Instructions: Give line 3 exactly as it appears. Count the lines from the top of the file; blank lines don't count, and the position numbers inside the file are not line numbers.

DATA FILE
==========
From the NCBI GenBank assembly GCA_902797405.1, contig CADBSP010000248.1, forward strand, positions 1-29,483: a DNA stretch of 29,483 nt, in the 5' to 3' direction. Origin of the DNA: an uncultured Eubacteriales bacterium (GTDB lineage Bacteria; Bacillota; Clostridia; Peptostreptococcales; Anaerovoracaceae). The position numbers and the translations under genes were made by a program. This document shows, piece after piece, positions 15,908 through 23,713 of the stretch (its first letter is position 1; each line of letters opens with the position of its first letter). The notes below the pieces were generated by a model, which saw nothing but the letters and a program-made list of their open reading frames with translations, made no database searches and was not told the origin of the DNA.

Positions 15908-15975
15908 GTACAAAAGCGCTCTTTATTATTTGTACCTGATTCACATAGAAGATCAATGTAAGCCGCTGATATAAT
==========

15908 GTACAAAAGCGCTCTTTATTATTTGTACCTGATTCACATAGAAGATCAATGTAAGCCGCTGATATAAT